Finally, the Sketch did not resemble me :) But, I did not let him know that I am disappointed and paid him Rs 200 as per his desire.


In this BayJax talk from September 16, 2011, Miško Hevery of Google speaks about AngularJS, an open source MVC framework for JavaScript.

Angular is an open-source MVC JavaScript framework, which simplifies web development by offering automatic view/model synchronization.

In addition to two-way binding, Angular is lightweight, supports all major browsers, and built for creating testable JavaScript code.

Angular was created by Miško Hevery (http://misko.hevery.com/).

From the Angular website:

<angular/> is what HTML would have been if it had been designed for building web applications. It provides your application’s plumbing so you can focus on what your app does, rather than how to get your web browser to do
what you need.

For more information visit: http://angularjs.org

You can find the source code here: 

Great talk ! Looking forward to learning AngularJS


I liked it - courtesy: http://www.bonkersworld.net/usefulness/

1 Jan 2012

Pages prohibited by robots.txt gets indexed in Search Engine

My Friends from SEO World keep on asking me following question from time to time:

Why is my url showing up in Google when I blocked it in robots.txt? It seems that Google Craws the disallowed urls.

Lets take a case from a popular B2B Portal http://dir.indiamart.com.

Now, lets see what happens when we search for a specific url from the disallowed /cgi directory.

Google has 360 pages from that "disallowed" directory.

How could this happen? The first thing to note is that Google abides with your robots.txt instructions - it does not index text of those pages. However, the URL is still displayed because Google found a link somewhere-else as:

<a href="http://dir.indiamart.com/cgi/compcatsearch.mp?ss=Painting">Painting Manufacturers & Suppliers - Business Directory, B2B...</a>
Google hasn't crawled these URLs, so it appears as an URL rather than a traditional listing.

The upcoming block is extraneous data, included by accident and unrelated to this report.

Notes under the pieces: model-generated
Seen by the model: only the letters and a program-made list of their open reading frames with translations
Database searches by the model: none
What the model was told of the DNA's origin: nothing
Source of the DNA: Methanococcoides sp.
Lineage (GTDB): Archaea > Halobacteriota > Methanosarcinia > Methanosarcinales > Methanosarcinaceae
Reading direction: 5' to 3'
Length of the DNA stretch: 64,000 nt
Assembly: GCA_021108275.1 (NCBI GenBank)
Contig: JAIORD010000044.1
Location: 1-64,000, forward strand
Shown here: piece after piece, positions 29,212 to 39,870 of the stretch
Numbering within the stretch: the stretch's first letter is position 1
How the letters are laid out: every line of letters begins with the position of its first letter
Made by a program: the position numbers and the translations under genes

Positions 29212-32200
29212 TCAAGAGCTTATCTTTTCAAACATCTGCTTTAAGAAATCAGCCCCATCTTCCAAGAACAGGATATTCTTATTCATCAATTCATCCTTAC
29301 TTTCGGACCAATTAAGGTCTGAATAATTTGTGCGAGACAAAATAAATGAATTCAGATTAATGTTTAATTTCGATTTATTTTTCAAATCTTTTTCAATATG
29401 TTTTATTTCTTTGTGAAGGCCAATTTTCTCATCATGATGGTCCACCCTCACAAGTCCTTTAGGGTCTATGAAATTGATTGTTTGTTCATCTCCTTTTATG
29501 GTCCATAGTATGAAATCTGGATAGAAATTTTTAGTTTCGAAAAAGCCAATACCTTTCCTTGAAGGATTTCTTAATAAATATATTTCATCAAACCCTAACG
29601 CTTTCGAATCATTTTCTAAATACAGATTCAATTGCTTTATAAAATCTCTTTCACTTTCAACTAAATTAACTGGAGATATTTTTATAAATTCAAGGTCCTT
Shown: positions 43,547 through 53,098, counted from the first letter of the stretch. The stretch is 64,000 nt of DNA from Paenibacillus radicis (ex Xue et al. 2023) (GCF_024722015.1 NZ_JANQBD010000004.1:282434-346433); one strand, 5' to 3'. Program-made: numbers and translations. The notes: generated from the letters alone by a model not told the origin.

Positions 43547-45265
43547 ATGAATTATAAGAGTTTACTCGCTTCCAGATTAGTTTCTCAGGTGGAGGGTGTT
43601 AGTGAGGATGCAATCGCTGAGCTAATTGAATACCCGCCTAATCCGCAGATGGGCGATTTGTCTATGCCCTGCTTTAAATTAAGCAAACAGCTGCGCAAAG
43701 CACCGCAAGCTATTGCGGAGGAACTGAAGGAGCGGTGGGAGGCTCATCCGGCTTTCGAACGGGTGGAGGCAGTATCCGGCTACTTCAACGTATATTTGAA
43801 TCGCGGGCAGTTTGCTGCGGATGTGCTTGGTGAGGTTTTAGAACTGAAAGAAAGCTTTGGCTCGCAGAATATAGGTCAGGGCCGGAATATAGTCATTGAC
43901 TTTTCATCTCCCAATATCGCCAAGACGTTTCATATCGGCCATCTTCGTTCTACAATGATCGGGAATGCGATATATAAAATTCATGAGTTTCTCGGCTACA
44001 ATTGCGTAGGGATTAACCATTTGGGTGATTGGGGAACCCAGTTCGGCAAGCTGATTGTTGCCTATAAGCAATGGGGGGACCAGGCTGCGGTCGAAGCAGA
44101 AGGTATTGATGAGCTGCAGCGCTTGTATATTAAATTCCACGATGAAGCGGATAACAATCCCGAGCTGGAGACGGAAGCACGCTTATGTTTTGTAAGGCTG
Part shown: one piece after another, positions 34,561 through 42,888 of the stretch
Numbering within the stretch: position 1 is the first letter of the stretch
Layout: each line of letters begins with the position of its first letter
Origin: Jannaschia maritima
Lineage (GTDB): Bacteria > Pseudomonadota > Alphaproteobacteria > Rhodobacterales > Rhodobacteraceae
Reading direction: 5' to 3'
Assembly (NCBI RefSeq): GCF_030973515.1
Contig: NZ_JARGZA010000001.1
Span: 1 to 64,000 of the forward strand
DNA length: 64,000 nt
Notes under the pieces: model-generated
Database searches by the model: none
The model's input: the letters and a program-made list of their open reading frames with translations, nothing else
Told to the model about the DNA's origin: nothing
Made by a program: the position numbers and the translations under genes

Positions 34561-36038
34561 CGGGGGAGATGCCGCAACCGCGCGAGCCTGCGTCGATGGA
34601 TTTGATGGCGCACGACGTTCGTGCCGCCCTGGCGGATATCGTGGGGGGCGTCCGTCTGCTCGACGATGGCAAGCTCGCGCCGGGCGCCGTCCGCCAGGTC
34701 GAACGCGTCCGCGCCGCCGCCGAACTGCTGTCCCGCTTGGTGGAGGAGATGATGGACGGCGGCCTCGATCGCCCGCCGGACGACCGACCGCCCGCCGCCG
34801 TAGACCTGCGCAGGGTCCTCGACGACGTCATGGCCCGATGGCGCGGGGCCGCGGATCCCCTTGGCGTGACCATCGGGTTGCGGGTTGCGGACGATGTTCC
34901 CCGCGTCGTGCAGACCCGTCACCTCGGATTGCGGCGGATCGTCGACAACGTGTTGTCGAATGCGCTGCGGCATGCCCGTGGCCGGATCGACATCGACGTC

Also, because it found the link with anchor-tag "Painting Manufacturers & Suppliers - Business Directory", it associated the listing with it.

In addition, Google can show a page description below the URL. Again, this is not a violation of robots.txt rules — it appears because Google found an entry for your robots.txt disallowed page / site in a recognized resource such as the Open Directory Project. The description comes from that site rather than your page content.

The robots.txt tells the engines to not crawl the given URL but tells them that they may keep the page in the index and display it in results (see the snapshot above – in the snapshot you will notice that there is no snippet).

This becomes a problem when these pages accumulate links. Those pages then can accumulate link juice (ranking power) and other query-independent ranking metrics (like popularity and trust) but these pages can't pass these benefits to any other pages since the links on them don't ever get crawled.

This is further more elaborated from a SeoMoz cartoon below (courtesy: Robots.txt and Meta Robots ):

This means in order to exclude individual pages from search engine indices, the noindex meta tag <meta name="robots" content="noindex, follow"> is actually superior to robots.txt.

Blocking with Meta NoIndex tells engines they can visit but they are not allowed to display the URL in results.

Matt Cutts explains in a WebMastersHelp Video titled: "Uncrawled URLs in search results" about "why a page that is disallowed in robots.txt may still appear in Google's search results".

A SitePoint Article Why Pages Disallowed in robots.txt Still Appear in Google may also be worth reading in this regard.

I did all this research for my own purpose. But, thought of sharing it, just in case it helps others.